For more information on admission, visit https://www.tnstate.edu/admissions/

TSU alums, Slim & Husky’s founders among semifinalists for coveted culinary award 

NASHVILLE, Tenn. (TSU News Service) – The blue print all started in Watson Hall dormitory seven years ago. Now three TSU alum who are founders of a major national restaurant chain, has been nominated as semifinalists for the esteemed James Beard Foundation’s Outstanding Restaurateur Culinary Award. The semifinalists were announced on January 25.

Slim & Husky’s Pizza Beeria owners Clinton Gray, Derrick Moore and Emanuel Reed are nominated in the category of Outstanding Restaurateur. The award recognizes exceptional talent and achievement in the culinary arts, hospitality, media, and broader food system.

“To be nominated for a James Beard award within our industry is the equivalent to an Oscars or Grammy nomination,” said Gray, speaking on behalf of his partners. “The best part is knowing that we are representing more than just Slim & Husky’s. Our entire community and culture are behind us, and we can feel the energy.”

Slim & Husky’s Pizza Beeria has been nominated as semifinalists for the esteemed James Beard Foundation’s Outstanding Restaurateur Culinary Award.

During an event at TSU last Fall, the trio spoke to incoming freshmen about a dream they had in their college dorm, kicking off their business with $3,000. Something that grew into a multi-million-dollar company with branches across the country.

“Slim & Husky’s was born right here at TSU, in these dorms,” Gray reminded the students during the event.

“As freshmen and college students, we had the same dream as most of you to make a difference, but we had a plan and we worked on it.”

Slim & Husky’s opened its first restaurant in North Nashville just minutes away from the TSU campus. They now have a chain of restaurants in Memphis, Chattanooga, Atlanta and Sacramento. The pizza beeria will also open a location on Morehouse College campus in Atlanta, GA, in February.

James Beard Foundation nominees will be announced on March 29, with the winners being honored at a ceremony on Monday, June 5, 2023, at the Lyric Opera of Chicago. 

TSU hospitality program places graduates at iconic Las Vegas Resorts

NASHVILLE, Tenn. (TSU News Service) – The Las Vegas Strip, with its posh hotels and unlimited attractions, is always a top destination for tourists. The next time you plan your trip, check-in, or have fine dining at the popular location, a Tennessee State University graduate could be your customer service representative. That’s because two recent TSU grads are now a part of the world-renowned Wynn Resorts after completing the university’s new Hospitality and Tourism Management program in partnership with the iconic company.  

Monique Darvin and Tavion McCullough will soon start their new careers in the hospitality industry as managers in training for one of the leading high-end casino and hotel resorts. Darvin, who graduated Dec. 3, will work in hotel operations, while McCullough, who graduated in spring 2022, will be assigned to fine dining and food and beverage.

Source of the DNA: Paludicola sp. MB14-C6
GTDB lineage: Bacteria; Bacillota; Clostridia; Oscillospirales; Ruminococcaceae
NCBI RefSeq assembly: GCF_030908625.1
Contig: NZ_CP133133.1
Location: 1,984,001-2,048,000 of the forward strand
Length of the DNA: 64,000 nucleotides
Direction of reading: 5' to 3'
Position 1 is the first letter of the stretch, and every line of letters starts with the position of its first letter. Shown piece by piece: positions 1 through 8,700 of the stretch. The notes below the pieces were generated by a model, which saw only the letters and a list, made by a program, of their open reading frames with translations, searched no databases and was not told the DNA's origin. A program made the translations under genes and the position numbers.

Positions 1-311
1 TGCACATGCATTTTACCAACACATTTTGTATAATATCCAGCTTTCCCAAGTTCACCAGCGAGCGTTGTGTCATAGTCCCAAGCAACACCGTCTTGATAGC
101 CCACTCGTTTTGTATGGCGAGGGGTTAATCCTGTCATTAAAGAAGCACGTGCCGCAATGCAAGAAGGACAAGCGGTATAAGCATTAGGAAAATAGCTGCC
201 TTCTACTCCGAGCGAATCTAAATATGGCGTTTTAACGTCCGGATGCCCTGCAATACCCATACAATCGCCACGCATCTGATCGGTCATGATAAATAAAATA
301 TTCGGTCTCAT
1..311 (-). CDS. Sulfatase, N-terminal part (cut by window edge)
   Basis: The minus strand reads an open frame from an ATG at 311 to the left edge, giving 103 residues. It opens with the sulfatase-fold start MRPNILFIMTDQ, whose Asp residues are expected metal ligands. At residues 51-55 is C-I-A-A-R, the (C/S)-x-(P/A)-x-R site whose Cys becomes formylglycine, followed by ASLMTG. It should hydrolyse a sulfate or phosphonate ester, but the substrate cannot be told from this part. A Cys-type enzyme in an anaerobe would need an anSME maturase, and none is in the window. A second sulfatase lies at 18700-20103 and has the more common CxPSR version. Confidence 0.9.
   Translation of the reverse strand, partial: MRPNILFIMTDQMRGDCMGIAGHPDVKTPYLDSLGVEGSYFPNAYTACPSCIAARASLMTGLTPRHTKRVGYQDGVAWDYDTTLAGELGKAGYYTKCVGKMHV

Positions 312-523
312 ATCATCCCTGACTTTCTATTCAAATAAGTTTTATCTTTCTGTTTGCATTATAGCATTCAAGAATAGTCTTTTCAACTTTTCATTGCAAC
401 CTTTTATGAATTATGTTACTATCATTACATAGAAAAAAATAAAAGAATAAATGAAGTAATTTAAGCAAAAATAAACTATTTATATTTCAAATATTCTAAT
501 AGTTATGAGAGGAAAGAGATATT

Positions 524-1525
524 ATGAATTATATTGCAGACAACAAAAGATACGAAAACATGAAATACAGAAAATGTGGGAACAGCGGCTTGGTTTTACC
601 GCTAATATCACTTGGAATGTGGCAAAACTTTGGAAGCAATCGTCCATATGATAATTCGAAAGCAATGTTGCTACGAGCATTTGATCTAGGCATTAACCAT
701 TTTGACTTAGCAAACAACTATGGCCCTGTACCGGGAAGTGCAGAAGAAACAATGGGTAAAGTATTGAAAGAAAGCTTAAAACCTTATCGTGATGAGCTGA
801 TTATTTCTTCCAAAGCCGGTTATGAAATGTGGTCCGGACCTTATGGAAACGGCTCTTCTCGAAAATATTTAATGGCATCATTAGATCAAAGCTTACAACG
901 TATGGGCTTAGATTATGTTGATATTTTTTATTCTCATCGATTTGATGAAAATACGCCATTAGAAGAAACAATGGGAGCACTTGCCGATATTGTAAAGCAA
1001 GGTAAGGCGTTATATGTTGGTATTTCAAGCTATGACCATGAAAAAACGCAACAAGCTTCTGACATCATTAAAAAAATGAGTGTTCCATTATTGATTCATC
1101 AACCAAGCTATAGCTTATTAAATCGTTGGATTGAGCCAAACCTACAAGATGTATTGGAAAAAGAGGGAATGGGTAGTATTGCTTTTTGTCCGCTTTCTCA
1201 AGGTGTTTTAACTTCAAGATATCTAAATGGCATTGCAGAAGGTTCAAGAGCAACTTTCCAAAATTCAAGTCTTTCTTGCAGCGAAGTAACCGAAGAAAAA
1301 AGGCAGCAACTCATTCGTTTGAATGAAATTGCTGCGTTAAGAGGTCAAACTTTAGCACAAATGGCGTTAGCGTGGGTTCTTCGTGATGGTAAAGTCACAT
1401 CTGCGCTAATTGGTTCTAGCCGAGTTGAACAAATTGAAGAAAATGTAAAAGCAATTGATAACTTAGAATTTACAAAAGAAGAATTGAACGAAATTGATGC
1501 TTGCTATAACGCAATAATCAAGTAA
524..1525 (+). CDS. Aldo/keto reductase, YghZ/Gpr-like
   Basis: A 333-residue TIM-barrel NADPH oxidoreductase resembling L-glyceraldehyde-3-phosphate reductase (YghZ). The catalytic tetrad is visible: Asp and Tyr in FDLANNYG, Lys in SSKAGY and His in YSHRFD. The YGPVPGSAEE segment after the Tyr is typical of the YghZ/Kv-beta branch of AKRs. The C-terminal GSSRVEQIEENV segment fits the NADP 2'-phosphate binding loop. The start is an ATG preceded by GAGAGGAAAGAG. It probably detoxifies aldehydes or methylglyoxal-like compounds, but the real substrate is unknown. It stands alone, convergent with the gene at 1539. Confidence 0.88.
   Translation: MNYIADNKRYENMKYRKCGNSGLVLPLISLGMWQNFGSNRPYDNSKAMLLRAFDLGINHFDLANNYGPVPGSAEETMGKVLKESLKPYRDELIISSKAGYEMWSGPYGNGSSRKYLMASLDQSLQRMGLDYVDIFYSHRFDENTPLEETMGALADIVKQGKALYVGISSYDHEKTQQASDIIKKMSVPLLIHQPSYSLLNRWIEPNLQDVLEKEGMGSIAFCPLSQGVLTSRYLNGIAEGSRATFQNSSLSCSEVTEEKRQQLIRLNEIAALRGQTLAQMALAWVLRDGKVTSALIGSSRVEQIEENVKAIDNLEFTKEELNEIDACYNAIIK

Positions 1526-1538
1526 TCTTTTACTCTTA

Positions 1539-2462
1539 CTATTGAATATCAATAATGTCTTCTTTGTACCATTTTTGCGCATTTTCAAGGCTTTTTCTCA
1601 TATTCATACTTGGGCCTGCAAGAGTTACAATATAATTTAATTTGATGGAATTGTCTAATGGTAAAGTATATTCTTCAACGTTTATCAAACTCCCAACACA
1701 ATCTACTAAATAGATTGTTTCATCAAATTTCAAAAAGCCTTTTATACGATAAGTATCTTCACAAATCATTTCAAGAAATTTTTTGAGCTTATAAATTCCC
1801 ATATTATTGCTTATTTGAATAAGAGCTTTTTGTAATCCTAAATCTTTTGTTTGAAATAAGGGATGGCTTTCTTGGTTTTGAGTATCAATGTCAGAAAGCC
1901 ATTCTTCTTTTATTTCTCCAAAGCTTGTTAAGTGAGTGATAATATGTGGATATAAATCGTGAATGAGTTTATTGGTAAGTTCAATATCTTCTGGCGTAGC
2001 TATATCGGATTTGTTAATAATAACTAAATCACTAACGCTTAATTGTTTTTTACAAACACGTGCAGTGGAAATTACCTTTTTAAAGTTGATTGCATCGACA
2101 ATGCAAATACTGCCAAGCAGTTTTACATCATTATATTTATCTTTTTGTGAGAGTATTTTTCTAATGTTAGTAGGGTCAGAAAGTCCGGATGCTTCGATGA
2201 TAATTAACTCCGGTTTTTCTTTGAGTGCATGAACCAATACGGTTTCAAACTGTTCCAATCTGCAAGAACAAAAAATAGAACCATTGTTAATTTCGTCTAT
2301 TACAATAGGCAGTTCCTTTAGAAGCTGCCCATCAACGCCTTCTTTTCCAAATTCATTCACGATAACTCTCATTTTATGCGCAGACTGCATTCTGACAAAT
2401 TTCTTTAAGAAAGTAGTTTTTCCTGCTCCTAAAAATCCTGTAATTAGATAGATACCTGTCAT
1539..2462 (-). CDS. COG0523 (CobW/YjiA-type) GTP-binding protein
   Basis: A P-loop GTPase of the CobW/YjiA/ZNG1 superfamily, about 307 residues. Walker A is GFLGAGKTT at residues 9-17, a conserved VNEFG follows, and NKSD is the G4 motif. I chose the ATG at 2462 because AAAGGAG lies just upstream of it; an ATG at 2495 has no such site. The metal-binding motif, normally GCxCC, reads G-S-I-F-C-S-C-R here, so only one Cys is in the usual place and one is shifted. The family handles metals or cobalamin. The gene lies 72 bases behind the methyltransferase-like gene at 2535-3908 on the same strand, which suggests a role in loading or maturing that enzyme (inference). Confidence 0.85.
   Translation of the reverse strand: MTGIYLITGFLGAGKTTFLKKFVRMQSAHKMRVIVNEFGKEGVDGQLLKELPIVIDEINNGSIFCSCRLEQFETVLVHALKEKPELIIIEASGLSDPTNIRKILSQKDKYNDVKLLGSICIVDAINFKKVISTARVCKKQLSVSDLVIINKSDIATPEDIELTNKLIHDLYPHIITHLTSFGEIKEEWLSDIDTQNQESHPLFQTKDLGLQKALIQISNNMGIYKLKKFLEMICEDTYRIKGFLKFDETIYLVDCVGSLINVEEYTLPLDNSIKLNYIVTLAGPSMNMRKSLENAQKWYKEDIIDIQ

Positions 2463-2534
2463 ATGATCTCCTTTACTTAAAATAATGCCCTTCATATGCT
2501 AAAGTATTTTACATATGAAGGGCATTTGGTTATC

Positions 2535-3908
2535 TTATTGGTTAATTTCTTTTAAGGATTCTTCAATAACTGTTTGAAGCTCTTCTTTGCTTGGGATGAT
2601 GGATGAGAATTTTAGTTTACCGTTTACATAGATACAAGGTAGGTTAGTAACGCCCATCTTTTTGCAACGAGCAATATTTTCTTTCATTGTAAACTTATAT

Monique Darvin

“This is a very huge accomplishment in my life,” said Darvin, a business administration major with concentration in hospitality, from Nashville. 

“I have found a huge passion in the hotel industry.  So, to now be a part of the most vibrant hospitality city in the country is truly a blessing.” 

TSU’s Hospitality and Tourism Management is offered as a concentration with the Bachelor of Business Administration (BBA) degree in the College of Business. The program includes courses in the following areas: hotel management, restaurant management, country club management, convention and event planning, corporate travel management, and catering management. The curriculum is taught by TSU faculty with top industry experience and includes classroom and hands-on field experience. 

McCullough, who received his bachelor’s degree in business administration with a hospitality concentration, credits his professors and TSU training for his success, which he said has led to several job offers since his graduation. 

“I love my university for this, and for opening new doors of opportunity for me,” said McCullough, of Atlanta.  

Tavion McCullough

“This is the epitome of why people come to TSU. My personal connections with Dr. (David) Baker and Dr. (Chunxing) Fan provided me with the tools to succeed that opened the door for so many opportunities after I graduated.” 

Darvin and McCullough completed the Resorts’ Professional Development Training Series held in the College of Business, as part of a partnership between Wynn Resorts and TSU. The initiative began in September 2022, with the Professional Development Series, and provides scholarships for business majors. Davin and Mccullough were part of the inaugural class. 

Dr. David Baker, professor of business administration and head of the hospitality program, said the TSU hospitality program provides students with “unique opportunities to work in Las Vegas, the number one resort capital in the world.” 

“I am proud that an outstanding company such as the Wynn Resorts saw the potential in our students,” Baker said. “This partnership will open numerous work and career opportunities for our graduates that chose Las Vegas to work and advance their careers.” 

For more information about the TSU, Wynn partnership, please contact Dr. Retta Guy, Associate Dean and Wynn Program Coordinator, at rguy@tnstate.edu. To learn more about the TSU Hospitality and Tourism Management program, please visit http://www.tnstate.edu/businessadmin/

The College of Business is among the largest academic units on campus, with approximately 1000 undergraduate and graduate students. 

Road to the Grammys: Band’s TV Appearance Inspires Student to come to TSU, join AOB